Johnson Outdoors Inc. announced an increase in net sales and slightly lower net income for the fiscal quarter ended April 1, 2005. The Company benefited from another strong performance by the Marine Electronics business unit and reduced operating losses in Watercraft. Second quarter results also reflected the anticipated slow-down of military tent sales in Outdoor Equipment and the impact of soft markets and sluggish profits in Diving.
Total Company net sales in the second quarter rose 11.1% over the comparable 2004 period due solely to the addition of the Humminbird(R) brand, which was acquired in May 2004 and added $15.8 million to Marine Electronics' sales this quarter. The planned discontinuance of low-margin specialty boats resulted in the unfavorable comparison year-on-year in Watercraft revenues. Diving sales benefited from favorable currency translation ($0.6 million), however not enough to reduce the impact of soft markets worldwide. The projected decline of military tent sales accounted for the majority of the reduction in sales during the quarter in Outdoor Equipment.
Operating profit declined $0.3 million in the second quarter versus the same period last year. Humminbird(R) added $2.0 million to operating profit for the quarter, and increased efficiency in manufacturing drove the $1.1 million improvement in Watercraft operating losses. In Diving, lower sales and lower margins unfavorably impacted profits as investments in innovation and restructuring efforts have yet to take effect. Declines in military tent sales accounted for the majority of the profit shortfall in Outdoor Equipment. The Company incurred $1.0 million in costs related to the recently terminated privatization initiative compared to $0.3 million during the second quarter last year. Net income for the quarter of $4.7 million ($0.54 diluted earnings per share) compared to $4.8 million ($0.55 diluted earnings per share) in the comparable 2004 period.
“Marine Electronics continues to drive growth and, after two years of hard work, Watercraft is stronger, less complex and more competitive. Efforts to rebuild momentum in Diving amidst a struggling marketplace and to ensure better balance in performance across the Outdoor Equipment portfolio are well underway. We are committed to doing what's right to ensure Johnson Outdoors and all our businesses are sustainable, profitable and viable for the long-term,” said Helen Johnson-Leipold, Chairman and Chief Executive Officer, Johnson Outdoors Inc.
Increased net sales (14.3%) over the same six-month period last year were due almost solely to the addition of Humminbird(R), which added $24.8 million to sales and offset shortfalls in all other business units. Operating profit fell $1.7 million below the comparable 2004 period due to a sharp drop in Diving profits driven by a combination of lower sales and gross margins, new product development spending and initial restructuring costs in Europe. Operating losses improved by $1.8 million in the Company's Watercraft business unit year-to-date. Net income for the first half was $3.7 million, or $0.42 per diluted share, down from $5.0 million or $0.57 per diluted share in the year ago first half.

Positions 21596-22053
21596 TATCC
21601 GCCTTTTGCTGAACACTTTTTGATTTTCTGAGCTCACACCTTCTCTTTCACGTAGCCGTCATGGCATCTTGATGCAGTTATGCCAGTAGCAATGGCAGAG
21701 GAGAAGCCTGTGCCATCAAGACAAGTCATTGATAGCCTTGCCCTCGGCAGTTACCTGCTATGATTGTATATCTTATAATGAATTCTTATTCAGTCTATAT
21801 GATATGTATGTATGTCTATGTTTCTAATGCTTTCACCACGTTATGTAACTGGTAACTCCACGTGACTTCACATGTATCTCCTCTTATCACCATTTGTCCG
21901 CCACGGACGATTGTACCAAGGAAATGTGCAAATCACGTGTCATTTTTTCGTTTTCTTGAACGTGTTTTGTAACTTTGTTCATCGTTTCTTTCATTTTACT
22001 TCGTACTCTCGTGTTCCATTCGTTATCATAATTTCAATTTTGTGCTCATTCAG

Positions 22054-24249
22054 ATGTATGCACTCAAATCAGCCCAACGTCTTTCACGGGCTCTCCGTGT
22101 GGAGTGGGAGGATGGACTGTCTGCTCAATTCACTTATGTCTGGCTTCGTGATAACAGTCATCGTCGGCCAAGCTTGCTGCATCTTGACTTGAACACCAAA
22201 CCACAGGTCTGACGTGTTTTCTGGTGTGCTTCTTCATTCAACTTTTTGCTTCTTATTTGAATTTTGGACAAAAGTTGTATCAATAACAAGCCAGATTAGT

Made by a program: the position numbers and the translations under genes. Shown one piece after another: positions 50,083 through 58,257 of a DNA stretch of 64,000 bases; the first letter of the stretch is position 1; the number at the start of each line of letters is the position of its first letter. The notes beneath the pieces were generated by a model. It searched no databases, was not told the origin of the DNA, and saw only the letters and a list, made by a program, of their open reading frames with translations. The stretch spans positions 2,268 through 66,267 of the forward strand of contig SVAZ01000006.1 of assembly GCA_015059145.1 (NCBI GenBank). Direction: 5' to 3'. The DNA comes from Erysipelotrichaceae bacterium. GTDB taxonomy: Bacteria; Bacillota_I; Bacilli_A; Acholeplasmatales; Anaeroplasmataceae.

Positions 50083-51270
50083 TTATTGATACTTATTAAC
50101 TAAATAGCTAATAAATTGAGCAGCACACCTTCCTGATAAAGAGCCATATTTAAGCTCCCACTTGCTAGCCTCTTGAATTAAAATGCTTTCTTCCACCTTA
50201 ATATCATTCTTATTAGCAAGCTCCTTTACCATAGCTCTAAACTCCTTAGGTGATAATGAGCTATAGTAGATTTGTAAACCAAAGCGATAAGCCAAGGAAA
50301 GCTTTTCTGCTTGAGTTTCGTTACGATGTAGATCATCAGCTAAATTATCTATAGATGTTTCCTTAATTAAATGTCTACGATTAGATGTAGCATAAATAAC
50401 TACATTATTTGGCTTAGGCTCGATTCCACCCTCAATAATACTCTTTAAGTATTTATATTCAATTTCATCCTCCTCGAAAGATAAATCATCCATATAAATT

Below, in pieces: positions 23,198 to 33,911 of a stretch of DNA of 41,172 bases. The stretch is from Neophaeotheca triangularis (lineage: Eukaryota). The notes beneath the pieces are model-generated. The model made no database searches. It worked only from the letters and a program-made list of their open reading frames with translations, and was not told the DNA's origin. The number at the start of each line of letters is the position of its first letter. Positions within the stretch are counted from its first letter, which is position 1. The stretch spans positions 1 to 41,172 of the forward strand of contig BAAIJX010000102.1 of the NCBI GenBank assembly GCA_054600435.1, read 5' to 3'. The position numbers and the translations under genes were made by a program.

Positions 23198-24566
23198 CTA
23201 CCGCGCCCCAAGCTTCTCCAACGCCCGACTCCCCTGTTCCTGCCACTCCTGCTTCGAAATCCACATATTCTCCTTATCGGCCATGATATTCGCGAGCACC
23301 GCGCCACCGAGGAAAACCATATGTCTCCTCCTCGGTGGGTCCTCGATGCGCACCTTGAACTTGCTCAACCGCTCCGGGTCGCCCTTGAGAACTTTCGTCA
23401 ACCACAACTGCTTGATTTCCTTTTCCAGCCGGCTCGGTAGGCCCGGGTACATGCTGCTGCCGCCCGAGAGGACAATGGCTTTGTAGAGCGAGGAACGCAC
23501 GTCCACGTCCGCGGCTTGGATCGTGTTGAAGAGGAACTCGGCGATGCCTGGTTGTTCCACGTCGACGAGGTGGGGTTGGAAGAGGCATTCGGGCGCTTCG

The Company cautions investors not to rely on financial projections for 2005 and 2006 included in its shareholder proxy dated February 15, 2005 due to current developments in the military and Diving markets.
“With the arrival of warmer weather, we shift focus from customer sell-in to consumer sell-thru. This is the time when weather and economy can have the biggest impacts – positive or negative – on our businesses,” observed Ms. Johnson-Leipold. “We have stepped up investment in innovation over the past two years to better provide a strong pipeline of new products that are designed to represent the best price/value option in the marketplace. Those investments are paying off as new product sales reflect about a third of total revenue.”
Reduced interest costs and favorable currency gains year-to-date helped reduce the operating profit shortfall from the prior year by $0.7 million, resulting in pretax profit of $6.9 million, $1.0 million below a year ago. The effective tax rate stands at 46.5% year-to-date, subject to a final determination regarding the deductibility of costs incurred related to the recently terminated privatization initiative.
The Company's debt to total capitalization stands at 23% at the end of the quarter versus 30% at April 2, 2004. Debt, net of cash, increased due to the $28 million acquisition of Humminbird(R) in May of 2004 and stands at $40.0 million versus $30.9 million at April 2, 2004. Depreciation and amortization in the quarter was $2.4 million and year-to-date was $5.0 million. Both are greater than last year's $2.1 million and $3.9 million respectively due to the impact from the acquisition of Humminbird(R). Capital spending totaled $1.8 million for the quarter and $3.5 million year-to-date compared with last year's $2.0 million and $3.4 million respectively